UK scientists have developed the world’s smallest surgical robot with low-cost technology used in mobile phones and space industries. The robot, called Versius, mimics the human arm and can be used to carry out a wide range of procedures in which a series of small incisions are made to circumvent the need for traditional open surgery.
These include hernia repairs, colorectal operations, as well as prostate, ear, nose and throat surgery. Such procedures reduce complications and pain after surgery and speed up recovery time for patients. The robot is controlled by a surgeon at a console guided by a 3D screen in the operating theatre. The robot is much easier to use than existing systems, and take up about a third of the space of current machines.
For robots to revolutionise surgery, they need to be versatile, easy to use and small so that surgical staff can move them around the operating room or between operating theatres, or pack them away when they are not being used. “Our robot does all of this and is the first robotic arm to be designed specifically for laparoscopic surgery,” said Martin Frost, chief executive of the Cambridge Medical Robotics.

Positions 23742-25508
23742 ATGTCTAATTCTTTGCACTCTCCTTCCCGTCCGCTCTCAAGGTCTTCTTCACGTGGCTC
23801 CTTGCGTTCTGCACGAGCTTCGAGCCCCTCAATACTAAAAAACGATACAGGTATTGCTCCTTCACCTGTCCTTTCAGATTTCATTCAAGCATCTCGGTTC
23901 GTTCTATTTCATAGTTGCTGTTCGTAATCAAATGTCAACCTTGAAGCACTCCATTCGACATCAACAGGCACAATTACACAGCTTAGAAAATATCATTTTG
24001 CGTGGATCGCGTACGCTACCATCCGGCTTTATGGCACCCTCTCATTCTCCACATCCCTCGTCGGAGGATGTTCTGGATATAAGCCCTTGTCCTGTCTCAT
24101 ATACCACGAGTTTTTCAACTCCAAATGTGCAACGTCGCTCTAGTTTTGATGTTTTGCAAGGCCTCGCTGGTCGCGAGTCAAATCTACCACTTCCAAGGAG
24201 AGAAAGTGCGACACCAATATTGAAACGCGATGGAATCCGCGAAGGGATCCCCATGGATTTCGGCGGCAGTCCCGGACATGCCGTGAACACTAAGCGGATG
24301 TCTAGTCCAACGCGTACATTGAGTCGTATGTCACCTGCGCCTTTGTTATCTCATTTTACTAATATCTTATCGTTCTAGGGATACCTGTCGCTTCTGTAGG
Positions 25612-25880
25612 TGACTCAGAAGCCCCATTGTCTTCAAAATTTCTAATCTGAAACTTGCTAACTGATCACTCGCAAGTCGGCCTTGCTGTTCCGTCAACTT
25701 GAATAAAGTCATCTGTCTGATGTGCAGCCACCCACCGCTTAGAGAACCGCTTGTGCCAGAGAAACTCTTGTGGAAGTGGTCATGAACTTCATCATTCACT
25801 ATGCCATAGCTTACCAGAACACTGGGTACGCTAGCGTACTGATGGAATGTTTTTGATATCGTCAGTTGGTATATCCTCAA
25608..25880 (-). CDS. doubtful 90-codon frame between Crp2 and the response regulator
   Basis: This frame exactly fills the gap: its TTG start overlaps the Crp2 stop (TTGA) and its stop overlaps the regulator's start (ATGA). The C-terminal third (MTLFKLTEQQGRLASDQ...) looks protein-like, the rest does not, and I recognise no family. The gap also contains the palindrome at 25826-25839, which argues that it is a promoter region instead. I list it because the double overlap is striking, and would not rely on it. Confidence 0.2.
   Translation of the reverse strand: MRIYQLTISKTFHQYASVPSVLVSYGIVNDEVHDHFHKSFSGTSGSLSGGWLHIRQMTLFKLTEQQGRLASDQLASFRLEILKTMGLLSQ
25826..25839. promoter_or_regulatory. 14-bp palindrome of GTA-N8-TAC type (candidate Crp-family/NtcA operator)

One of the key benefits of the robot is that it works like a human arm and contains technology that detects resistance to make sure the right amount of force is used when the instruments are inside the patient, ‘The Guardian’ reported.
Researchers used electronics from mobile phones to help the robot “think” and process information, and gear box technology originally designed for the space industry to help it move. The robot is set to be launched next year.